Performance analysis of robust stable PID controllers using dominant pole placement for SOPTD process models
Das, S; Halder, K; Gupta, A
Date: 31 January 2018
This paper derives new formulations for designing dominant pole placement based proportionalintegral-derivative (PID) controllers to handle second order processes with time delays (SOPTD). Previously, similar attempts have been made for pole placement in delay-free systems. The presence of the time delay term manifests itself as a ...
This paper derives new formulations for designing dominant pole placement based proportionalintegral-derivative (PID) controllers to handle second order processes with time delays (SOPTD). Previously, similar attempts have been made for pole placement in delay-free systems. The presence of the time delay term manifests itself as a higher order system with variable number of interlaced poles and zeros upon Pade approximation, which makes it difficult to achieve precise pole placement control. We here report the analytical expressions to constrain the closed loop dominant and nondominant poles at the desired locations in the complex s-plane, using a third order Pade approximation for the delay term. However, invariance of the closed loop performance with different time delay approximation has also been verified using increasing order of Pade, representing a closed to reality higher order delay dynamics. The choice of the nature of non-dominant poles e.g. all being complex, real or a combination of them modifies the characteristic equation and influences the achievable stability regions. The effect of different types of non-dominant poles and the corresponding stability regions are obtained for nine test-bench processes indicating different levels of open-loop damping and lag to delay ratio. Next, we investigate which expression yields a wider stability region in the design parameter space by using Monte Carlo simulations while uniformly sampling a chosen design parameter space. The accepted data-points from the stabilizing region in the design parameter space can then be mapped on to the PID controller parameter space, relating these two sets of parameters. The widest stability region is then used to find out the most robust solution which are investigated using an unsupervised data clustering algorithm yielding the optimal centroid location of the arbitrary shaped stability regions. Various time and frequency domain control performance parameters are investigated next, as well as their deviations with uncertain process parameters, using thousands of Monte Carlo simulations, around the robust stable solution for each of the nine test-bench processes. We also report, PID controller tuning rules for the robust stable solutions using the test-bench processes while also providing computational complexity analysis of the algorithm and carry out hypothesis testing for the distribution of sampled data-points for different classes of process dynamics and non-dominant pole types.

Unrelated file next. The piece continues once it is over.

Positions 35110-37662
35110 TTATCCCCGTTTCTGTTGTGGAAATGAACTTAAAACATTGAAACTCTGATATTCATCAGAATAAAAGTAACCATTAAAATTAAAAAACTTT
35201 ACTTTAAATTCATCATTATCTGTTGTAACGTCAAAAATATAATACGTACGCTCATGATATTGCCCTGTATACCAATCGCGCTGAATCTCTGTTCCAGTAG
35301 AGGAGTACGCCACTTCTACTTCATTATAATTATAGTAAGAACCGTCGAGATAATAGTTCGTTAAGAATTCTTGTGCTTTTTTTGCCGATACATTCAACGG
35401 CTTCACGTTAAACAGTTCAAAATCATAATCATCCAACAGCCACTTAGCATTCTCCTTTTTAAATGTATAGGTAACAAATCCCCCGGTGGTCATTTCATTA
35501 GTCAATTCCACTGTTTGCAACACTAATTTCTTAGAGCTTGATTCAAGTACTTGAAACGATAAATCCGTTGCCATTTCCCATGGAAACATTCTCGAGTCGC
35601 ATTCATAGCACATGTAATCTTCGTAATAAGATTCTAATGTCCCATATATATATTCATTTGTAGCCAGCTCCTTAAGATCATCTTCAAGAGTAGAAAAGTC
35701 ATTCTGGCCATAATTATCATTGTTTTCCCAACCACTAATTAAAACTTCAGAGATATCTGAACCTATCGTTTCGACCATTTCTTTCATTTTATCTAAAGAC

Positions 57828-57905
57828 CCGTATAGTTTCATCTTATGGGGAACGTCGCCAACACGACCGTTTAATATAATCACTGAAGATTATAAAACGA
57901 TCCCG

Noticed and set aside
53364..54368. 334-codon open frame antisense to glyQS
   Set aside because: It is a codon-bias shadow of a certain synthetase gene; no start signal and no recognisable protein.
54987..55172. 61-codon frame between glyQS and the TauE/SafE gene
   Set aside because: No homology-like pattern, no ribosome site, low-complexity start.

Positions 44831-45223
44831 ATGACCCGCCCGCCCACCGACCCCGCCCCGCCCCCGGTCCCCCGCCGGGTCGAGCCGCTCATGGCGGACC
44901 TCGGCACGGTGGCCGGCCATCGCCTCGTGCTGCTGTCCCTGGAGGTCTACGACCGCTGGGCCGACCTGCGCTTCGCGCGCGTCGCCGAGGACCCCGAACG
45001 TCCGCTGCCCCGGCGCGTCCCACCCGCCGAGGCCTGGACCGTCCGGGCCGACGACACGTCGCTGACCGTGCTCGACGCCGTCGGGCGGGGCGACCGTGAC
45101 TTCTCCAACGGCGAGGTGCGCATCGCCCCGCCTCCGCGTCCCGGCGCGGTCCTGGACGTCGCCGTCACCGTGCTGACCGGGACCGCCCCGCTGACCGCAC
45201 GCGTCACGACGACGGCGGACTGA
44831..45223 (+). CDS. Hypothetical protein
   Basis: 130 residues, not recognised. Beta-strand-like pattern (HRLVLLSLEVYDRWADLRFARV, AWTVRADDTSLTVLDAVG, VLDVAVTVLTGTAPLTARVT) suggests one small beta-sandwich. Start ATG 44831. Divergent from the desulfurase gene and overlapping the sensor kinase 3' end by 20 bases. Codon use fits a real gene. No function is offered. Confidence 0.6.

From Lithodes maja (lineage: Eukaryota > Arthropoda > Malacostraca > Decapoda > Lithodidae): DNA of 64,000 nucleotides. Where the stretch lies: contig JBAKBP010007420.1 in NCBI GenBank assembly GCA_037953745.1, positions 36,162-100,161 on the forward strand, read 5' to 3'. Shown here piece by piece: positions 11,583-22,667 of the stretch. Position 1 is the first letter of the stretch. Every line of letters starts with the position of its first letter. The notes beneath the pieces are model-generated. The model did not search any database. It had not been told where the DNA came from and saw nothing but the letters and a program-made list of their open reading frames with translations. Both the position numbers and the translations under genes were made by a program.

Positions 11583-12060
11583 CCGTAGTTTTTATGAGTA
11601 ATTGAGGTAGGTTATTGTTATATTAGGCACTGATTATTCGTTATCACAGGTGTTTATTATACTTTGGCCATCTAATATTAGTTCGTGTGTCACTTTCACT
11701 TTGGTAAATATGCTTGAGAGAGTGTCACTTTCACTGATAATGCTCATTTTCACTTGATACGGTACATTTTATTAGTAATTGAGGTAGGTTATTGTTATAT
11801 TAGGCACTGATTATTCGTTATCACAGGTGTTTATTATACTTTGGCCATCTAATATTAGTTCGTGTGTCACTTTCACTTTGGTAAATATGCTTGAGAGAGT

College of Engineering, Mathematics and Physical Sciences
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